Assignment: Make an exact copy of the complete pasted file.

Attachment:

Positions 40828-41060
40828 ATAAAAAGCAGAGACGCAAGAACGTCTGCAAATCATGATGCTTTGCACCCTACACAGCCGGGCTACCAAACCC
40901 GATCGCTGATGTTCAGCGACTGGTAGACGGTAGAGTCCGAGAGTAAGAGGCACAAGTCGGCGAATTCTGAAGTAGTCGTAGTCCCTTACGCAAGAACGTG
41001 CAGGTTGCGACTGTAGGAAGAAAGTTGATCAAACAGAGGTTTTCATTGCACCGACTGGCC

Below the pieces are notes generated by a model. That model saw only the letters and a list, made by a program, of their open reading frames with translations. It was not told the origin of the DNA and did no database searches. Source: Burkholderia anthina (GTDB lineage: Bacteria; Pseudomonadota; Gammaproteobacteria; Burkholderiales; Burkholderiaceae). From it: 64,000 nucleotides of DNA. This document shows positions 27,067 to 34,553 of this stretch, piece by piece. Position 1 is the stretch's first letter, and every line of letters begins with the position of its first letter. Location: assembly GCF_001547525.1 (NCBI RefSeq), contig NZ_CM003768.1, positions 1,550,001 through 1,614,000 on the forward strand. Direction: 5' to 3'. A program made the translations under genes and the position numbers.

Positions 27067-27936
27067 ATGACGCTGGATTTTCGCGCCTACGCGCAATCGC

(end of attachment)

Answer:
Positions 40828-41060
40828 ATAAAAAGCAGAGACGCAAGAACGTCTGCAAATCATGATGCTTTGCACCCTACACAGCCGGGCTACCAAACCC
40901 GATCGCTGATGTTCAGCGACTGGTAGACGGTAGAGTCCGAGAGTAAGAGGCACAAGTCGGCGAATTCTGAAGTAGTCGTAGTCCCTTACGCAAGAACGTG
41001 CAGGTTGCGACTGTAGGAAGAAAGTTGATCAAACAGAGGTTTTCATTGCACCGACTGGCC

Below the pieces are notes generated by a model. That model saw only the letters and a list, made by a program, of their open reading frames with translations. It was not told the origin of the DNA and did no database searches. Source: Burkholderia anthina (GTDB lineage: Bacteria; Pseudomonadota; Gammaproteobacteria; Burkholderiales; Burkholderiaceae). From it: 64,000 nucleotides of DNA. This document shows positions 27,067 to 34,553 of this stretch, piece by piece. Position 1 is the stretch's first letter, and every line of letters begins with the position of its first letter. Location: assembly GCF_001547525.1 (NCBI RefSeq), contig NZ_CM003768.1, positions 1,550,001 through 1,614,000 on the forward strand. Direction: 5' to 3'. A program made the translations under genes and the position numbers.

Positions 27067-27936
27067 ATGACGCTGGATTTTCGCGCCTACGCGCAATCGC